Anatomical and functional outcomes following switching from aflibercept to ranibizumab in neovascular age-related macular degeneration in Europe: SAFARI study

Richard P Gale, Ian Pearce, Nicole Eter, Faruque Ghanchi, Frank G Holz, Steffen Schmitz-Valckenberg, Konstantinos Balaskas, Ben J L Burton, Susan M Downes, Haralabos Eleftheriadis, Sheena George, David Gilmour, Robin Hamilton, Andrew J Lotery, Nishal Patel, Priya Prakash, Cynthia Santiago, Saju Thomas, Deepali Varma, Gavin Walters, Michael Williams, Armin Wolf, Rosina H Zakri, Franklin Igwe, Filis Ayan
British Journal of Ophthalmology 2019 August 5

BACKGROUND/AIMS: Prospective data on switching anti-vascular endothelial growth factors in patients with neovascular age-related macular degeneration (nAMD) who have previously shown no/partial response are limited. This prospective study assessed the effect of switching from aflibercept to ranibizumab on anatomical and functional outcomes in patients with persistent/recurrent disease activity.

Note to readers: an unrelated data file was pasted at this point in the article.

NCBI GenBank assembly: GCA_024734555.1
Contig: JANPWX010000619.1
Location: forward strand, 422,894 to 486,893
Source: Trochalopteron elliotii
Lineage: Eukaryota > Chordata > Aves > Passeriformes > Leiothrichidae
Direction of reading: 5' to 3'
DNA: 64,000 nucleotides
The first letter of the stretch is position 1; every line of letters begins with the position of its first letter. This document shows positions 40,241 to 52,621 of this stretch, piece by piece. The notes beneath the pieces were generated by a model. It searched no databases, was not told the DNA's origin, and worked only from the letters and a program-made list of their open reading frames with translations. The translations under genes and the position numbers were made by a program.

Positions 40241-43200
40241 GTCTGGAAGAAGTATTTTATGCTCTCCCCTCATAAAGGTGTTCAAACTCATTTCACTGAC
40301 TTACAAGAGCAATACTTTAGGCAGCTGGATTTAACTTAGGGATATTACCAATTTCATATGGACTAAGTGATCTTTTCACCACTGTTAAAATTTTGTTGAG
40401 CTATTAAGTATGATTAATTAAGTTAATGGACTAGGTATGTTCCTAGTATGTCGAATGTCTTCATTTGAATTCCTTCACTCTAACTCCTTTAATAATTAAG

METHODS: SAFARI (NCT02161575) was a 6-month, prospective, single-arm study conducted in the UK and Germany. Patients, meeting strict eligibility criteria for one of two subgroups (primary treatment failure or suboptimal treatment response), received 3 monthly intravitreal ranibizumab injections (0.5 mg). Thereafter, ranibizumab was administered pro re nata at monthly visits. The primary endpoint was change from baseline (CfB) to day 90 in central subfield retinal thickness (CSRT). Best-corrected visual acuity (BCVA) and retinal morphology parameters were assessed.

RESULTS: One hundred patients were enrolled (primary treatment failure, 1; suboptimal treatment response, 99). In the overall population, there was a significant CfB in median CSRT of -30.75 µm (95% CI -59.50,-20.50; p<0.0001) to day 90. Improvements were also observed in other quantitative and qualitative optical coherence tomography parameters. In Early Treatment Diabetic Retinopathy Study letters assessed by category, 55% and 59% of patients gained 0-≥15 letters versus baseline at day 90 and day 180, respectively. However, mean improvements in BCVA (CfB) to each time point were small (≤2 letters). No new safety signals were identified.

CONCLUSION: Switching from aflibercept to ranibizumab led to a significant improvement in CSRT, with ~60% experiencing stabilised/improved BCVA. Therefore, patients with nAMD who have shown a suboptimal response to aflibercept may benefit from switching to ranibizumab.


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